Hellboy is fun. He’s an antihero that skirts the line between man and monster both on the inside and the outside. And even though when you get to brass tax he little more than a red man with horns, its always refreshing to see a superhuman that looks more than human. I know, I know, he’s a demon. But my point is, too many times people just take the easy way out and say ‘look at this guy, he’s an alien despite looking like my next door neighbor.’
And I was always intrigued by the notion that he sands off his horns. Such an effective insight into him as a character. Here we have a giant red ape that either wants to look more like a human or less like a demon. Then we get into the whole body modification subculture which is ripe for the picking [phrasing!] in the speculative fiction genre.
1-2-3 no CG! Heh, I’m actually in the digital art industry, I just feel the need to celebrate the people that do it old school.
Oracle is the former Batgirl who when paralyzed became a cyber hacking guru instead of giving up fighting crime. And while all most heroes are inherently worthy of being looked up to, Barbra Gordon stands out because of what she is under the costume. By which I mean resilient, not hot. Although that doesn’t hurt either.
And whereas many of the other disabilities like Daredevils blindness, Iron Mans frail heart and body, and Thors weird alter-ego limpyness are compensated or cured from their abilities, Batgirl takes the more realistic approach and fights with what life gave her and what it took away. Because even in the fantastic realm of super men, not everything can be fixed. Until the reboot.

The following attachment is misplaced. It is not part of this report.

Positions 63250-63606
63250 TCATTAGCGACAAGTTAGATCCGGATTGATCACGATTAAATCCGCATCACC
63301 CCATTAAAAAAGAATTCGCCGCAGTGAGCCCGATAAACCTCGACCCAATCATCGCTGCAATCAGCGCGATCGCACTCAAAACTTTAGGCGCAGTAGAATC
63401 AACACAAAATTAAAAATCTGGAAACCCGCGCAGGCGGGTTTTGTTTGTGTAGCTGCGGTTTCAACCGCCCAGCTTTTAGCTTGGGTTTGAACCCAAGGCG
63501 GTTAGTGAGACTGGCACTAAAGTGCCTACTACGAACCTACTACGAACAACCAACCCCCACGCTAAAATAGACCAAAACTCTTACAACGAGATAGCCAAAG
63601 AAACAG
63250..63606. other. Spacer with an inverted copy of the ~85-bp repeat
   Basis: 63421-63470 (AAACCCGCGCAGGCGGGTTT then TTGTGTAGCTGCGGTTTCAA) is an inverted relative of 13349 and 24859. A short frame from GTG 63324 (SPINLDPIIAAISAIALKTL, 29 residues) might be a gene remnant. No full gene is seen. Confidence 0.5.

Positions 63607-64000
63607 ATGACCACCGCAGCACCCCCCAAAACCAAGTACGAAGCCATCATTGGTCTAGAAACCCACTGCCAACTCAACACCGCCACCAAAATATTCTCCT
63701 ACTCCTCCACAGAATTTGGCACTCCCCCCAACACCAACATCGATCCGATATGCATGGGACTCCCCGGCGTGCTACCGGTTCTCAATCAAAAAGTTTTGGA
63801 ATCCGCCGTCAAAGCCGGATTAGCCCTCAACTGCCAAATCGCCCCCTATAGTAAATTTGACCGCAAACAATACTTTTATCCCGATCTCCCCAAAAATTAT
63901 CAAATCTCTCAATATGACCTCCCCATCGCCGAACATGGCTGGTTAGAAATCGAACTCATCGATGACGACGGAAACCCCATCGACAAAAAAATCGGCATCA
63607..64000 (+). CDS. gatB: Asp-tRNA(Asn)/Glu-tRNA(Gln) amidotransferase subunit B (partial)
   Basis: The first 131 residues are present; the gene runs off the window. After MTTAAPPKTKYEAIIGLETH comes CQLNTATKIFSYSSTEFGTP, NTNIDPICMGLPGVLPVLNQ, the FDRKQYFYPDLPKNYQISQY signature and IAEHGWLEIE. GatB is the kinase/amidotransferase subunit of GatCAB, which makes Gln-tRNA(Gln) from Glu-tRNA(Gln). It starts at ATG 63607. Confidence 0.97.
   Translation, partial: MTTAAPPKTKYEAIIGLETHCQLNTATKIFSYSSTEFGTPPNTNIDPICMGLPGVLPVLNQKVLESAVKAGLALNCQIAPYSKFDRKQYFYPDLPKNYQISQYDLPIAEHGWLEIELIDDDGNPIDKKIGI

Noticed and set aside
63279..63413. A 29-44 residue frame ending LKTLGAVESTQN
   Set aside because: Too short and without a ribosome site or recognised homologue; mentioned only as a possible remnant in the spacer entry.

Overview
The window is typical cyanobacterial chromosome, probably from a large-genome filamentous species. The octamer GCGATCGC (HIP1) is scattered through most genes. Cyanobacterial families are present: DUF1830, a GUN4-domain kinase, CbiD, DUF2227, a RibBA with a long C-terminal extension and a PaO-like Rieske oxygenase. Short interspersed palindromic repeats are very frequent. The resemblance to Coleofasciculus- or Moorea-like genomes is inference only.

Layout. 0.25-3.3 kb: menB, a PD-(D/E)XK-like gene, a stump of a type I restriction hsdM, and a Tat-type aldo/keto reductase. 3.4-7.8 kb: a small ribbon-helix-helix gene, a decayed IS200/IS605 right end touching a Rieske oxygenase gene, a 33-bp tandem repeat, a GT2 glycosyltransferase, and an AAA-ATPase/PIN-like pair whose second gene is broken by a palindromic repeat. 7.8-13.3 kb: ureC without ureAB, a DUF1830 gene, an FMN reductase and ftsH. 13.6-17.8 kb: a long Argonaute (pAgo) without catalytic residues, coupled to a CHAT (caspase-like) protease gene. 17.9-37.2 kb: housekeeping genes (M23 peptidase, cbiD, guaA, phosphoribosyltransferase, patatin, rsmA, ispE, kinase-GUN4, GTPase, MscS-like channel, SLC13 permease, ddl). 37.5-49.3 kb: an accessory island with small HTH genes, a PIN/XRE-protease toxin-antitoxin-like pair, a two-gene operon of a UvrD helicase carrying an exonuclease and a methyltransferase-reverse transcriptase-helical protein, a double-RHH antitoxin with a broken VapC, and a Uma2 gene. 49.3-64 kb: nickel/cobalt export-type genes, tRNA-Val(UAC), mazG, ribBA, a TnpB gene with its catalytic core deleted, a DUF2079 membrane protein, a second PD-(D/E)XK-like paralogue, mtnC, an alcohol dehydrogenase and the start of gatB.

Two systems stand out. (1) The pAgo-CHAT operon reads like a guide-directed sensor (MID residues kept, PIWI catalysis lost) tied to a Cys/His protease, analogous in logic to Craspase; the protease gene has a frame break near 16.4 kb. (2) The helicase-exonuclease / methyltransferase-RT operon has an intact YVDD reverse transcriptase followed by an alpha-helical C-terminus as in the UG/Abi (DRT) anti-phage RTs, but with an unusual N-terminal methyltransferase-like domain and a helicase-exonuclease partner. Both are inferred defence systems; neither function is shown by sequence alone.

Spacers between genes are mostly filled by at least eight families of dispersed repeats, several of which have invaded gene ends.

io9, one of my favorite sites, just posted this article about the history of strongmen and their influence on pulp culture. I know a little about Victorian times from movies and such, but I draw a blank around the turn of the twentieth century, so it was a facinating read. The connections to super heroes are also very apparent, with all the talk of super human strength and leotards. And sexy naked people have always had a place in art.
But I find the whole idea of sideshow very interesting. Not in the sense of freakshows, although that too says a lot about our society through history, but just the spectacles that people used to amuse themselves before HD TV. I never had many carnival experiences growing up, but I can just imagine all the whimsy and wonder such fantastic sights could offer. And like everything else, there is always a seedy underbelly if your looking for one.
When Iron Man came out, this was one of the more iconic images to spread across the net, and I think justly so. It shows not only the super hero, but the man inside. Mr. Robert Downey Jr. happens to be one of those people so charismatic I’d pay to watch him fold laundry, so he brought an excellent devilish flair to Tony Stark. And the movie gave him plenty of opportunities to show it off. In fact, I would say that like Spider-Man (the real one) the man plays just as big a role as the mask. So if I were in marketing, I would value this image over one where he is all suited up. We get to see him as the best of both worlds, like the classic image of Clark Kent ripping his shirt off.